August 25, 2011 6 Comments
To develop consensual understanding about the impact of speakers’ content or otherwise newly developed information.
Using speakers as an example, we frequently conduct a question and answer session when the speaker has completed or new information has been provided. Next we give the speaker a round of applause and take a break or dismiss. Apparently, the assumption is that we all heard the same thing or that our interpretation will automatically lead to consensual changes and coherent behavior. Such is not always the case, in fact, sometimes meeting participants take off in opposite directions based on their interpretation of new content.
The following applies optimally before a speakers presentation has begun. Namely, what the listeners should be on the look out for (take-aways), why we should care (implications), and what we may want to do different that will make us more efficient or effective (recommendations). Since we are focused on what the participants can do different, it is a good idea to conduct a review session with the same approach, breaking down the “many-to-many” into simpler logic and more manageable takeaways:
- Solicit the take-aways such as facts, evidence, or examples newly learned by the meeting participants. This list provides the WHAT factors.
- For each WHAT factor from above (ie, one at a time), develop consensual understanding about the implications and why we care. Strive to obtain objective measurements that properly scale the gravity of each implication. This list provides the SO WHAT factors.
- For each factor (ie, one at a time), facilitate consensual understanding about what changes in our lives, what we should do different—develop recommendations based on the implications rather the facts. This list of new behaviors is why we took the time and money to listen to the speaker—it comprises a list of NOW WHATs.
Let us know what you think by commenting below. For additional methodology and team-based meeting support for your change initiative, refer to “Change or Die, a Business Process Improvement Manual” for much of the support you might need.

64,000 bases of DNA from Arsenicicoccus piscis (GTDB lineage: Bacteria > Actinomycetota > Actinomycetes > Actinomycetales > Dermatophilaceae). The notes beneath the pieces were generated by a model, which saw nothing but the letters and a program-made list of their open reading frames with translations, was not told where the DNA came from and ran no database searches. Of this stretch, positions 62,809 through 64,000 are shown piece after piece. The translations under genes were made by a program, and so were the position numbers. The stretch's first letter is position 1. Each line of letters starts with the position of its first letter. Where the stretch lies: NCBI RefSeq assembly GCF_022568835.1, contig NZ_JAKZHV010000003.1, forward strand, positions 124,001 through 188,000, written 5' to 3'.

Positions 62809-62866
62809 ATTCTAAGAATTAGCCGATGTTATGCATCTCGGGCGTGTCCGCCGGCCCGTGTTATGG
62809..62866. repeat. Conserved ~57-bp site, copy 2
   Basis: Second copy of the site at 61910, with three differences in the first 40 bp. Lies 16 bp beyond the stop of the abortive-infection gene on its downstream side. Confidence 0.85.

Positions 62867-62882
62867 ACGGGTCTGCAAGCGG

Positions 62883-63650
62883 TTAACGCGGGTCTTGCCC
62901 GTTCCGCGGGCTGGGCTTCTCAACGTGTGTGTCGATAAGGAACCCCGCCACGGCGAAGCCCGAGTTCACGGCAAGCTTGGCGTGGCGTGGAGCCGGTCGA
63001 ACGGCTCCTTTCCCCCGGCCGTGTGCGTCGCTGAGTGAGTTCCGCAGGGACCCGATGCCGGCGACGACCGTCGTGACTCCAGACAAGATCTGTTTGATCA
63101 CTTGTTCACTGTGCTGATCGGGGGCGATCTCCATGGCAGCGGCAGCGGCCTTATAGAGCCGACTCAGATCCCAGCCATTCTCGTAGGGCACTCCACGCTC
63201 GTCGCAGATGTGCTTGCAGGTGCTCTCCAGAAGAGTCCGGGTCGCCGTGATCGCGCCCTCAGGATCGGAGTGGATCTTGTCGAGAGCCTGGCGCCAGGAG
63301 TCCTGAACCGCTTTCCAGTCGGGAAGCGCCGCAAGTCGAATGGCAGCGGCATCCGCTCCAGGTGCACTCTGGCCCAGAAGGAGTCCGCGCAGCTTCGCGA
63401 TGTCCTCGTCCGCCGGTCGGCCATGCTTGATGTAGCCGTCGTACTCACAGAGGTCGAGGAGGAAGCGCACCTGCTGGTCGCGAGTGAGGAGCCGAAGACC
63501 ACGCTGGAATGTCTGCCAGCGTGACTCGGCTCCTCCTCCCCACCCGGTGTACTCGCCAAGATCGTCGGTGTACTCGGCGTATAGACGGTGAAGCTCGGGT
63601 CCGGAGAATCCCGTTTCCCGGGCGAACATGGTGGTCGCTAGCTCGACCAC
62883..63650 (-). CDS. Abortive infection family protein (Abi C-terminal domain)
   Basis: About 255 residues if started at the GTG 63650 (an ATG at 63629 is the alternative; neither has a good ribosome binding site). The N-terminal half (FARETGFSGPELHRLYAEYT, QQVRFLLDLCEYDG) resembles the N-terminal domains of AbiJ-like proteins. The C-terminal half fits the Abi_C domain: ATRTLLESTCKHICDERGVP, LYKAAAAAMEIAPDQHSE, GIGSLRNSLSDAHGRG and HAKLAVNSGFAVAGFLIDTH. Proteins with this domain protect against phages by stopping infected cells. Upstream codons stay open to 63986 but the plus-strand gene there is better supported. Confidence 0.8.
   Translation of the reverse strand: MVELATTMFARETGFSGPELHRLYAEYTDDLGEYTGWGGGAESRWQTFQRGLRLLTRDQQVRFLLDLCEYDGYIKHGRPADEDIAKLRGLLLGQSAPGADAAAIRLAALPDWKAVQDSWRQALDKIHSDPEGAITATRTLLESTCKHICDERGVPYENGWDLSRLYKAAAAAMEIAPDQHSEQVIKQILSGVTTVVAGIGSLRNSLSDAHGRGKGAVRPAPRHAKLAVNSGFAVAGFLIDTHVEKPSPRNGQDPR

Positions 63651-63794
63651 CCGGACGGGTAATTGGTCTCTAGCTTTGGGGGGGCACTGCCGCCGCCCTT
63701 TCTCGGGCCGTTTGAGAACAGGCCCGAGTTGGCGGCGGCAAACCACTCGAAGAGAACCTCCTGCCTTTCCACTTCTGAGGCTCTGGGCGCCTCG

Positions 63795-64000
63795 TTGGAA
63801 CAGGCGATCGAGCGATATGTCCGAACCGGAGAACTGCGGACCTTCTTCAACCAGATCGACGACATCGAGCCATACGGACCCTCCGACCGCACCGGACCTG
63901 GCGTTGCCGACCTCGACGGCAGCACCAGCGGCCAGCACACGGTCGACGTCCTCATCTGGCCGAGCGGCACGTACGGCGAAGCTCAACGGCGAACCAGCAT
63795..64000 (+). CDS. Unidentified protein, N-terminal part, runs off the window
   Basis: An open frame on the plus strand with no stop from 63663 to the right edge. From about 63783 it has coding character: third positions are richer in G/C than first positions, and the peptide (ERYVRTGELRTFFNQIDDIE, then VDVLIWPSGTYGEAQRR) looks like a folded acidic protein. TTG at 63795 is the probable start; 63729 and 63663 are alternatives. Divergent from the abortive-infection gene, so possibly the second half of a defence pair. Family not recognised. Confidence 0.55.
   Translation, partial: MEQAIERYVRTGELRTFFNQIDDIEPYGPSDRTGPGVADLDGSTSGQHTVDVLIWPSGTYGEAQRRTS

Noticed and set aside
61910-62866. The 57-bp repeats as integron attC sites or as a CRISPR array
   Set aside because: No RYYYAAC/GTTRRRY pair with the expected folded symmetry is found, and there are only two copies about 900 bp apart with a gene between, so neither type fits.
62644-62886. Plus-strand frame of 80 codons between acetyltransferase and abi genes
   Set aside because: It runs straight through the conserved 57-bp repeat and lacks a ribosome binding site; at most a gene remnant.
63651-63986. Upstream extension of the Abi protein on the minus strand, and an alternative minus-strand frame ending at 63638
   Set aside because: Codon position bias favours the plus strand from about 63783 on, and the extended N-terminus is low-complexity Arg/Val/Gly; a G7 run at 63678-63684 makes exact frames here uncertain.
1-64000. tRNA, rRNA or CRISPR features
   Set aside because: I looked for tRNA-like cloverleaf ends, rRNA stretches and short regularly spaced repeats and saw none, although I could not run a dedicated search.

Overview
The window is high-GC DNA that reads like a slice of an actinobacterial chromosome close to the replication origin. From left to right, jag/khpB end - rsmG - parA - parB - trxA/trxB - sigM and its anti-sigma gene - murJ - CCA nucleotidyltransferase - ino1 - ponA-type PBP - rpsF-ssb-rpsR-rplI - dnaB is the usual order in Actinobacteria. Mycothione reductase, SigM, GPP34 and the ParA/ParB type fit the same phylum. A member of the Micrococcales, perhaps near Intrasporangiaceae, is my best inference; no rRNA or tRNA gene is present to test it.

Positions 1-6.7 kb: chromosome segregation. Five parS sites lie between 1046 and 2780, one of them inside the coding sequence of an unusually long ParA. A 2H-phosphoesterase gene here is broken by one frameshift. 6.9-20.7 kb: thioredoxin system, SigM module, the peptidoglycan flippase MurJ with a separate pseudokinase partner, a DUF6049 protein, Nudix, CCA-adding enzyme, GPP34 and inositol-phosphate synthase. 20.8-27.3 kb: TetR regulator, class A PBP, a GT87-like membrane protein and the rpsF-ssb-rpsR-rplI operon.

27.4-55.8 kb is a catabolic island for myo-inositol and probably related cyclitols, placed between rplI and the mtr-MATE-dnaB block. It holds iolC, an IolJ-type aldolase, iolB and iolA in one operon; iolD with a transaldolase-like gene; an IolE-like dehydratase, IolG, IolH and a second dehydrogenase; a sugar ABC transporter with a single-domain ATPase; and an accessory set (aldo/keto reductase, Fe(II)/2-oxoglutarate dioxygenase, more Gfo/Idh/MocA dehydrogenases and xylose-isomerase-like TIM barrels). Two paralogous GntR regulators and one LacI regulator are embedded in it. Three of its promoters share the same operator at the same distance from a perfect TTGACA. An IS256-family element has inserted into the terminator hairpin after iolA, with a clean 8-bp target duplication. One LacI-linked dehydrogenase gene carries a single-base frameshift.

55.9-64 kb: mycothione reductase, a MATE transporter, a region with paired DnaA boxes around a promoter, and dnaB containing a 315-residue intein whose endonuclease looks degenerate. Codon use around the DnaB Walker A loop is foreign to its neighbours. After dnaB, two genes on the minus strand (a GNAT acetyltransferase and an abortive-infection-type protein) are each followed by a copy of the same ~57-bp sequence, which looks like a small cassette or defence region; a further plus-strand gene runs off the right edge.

Become Part of the Solution, Improve Your Facilitation Skills
The FAST curriculum on Professional Facilitation Skills details the responsibilities and dynamics mentioned above. Remember, nobody is smarter than everybody, so consult your FAST Facilitator Reference Manual or attend a FAST professional facilitative leadership training workshop offered around the world (see MG Rush for a current schedule — an excellent way to earn 40 PDUs from PMI, CDUs from IIBA, or CEUs).
Do not forget to order Change or Die if you’re working on a business process improvement project. It provides detailed workshop agendas and detailed tools to make your role easier and your team’s performance a lot more effective—daring you to embrace the will, wisdom, and activities that amplify a facilitative leader.
- How To Structure the Introduction to Meetings and Workshops (facilitativeleadership.wordpress.com)
- How to Communicate Meeting and Workshop Results (facilitativeleadership.wordpress.com)
- How To Actively Listen (facilitativeleadership.wordpress.com)
- How to Get a Promising Meeting to Fail (facilitativeleadership.wordpress.com)
- How to Facilitate Brainstorming (facilitativeleadership.wordpress.com)
- Facilitate Meaning, Not Words (facilitativeleadership.wordpress.com)
- How to Facilitate the Ideation Activity with the Brainstorming Tool (facilitativeleadership.wordpress.com)
- How to (Not) Gesture while Facilitating (facilitativeleadership.wordpress.com)
- How to Analyze Brainstorming Input (continued) (facilitativeleadership.wordpress.com)
- The Role of Session Leader (facilitativeleadership.wordpress.com)
- How to Facilitate Simple Prioritization (facilitativeleadership.wordpress.com)
- How to Facilitate Alignment (facilitativeleadership.wordpress.com)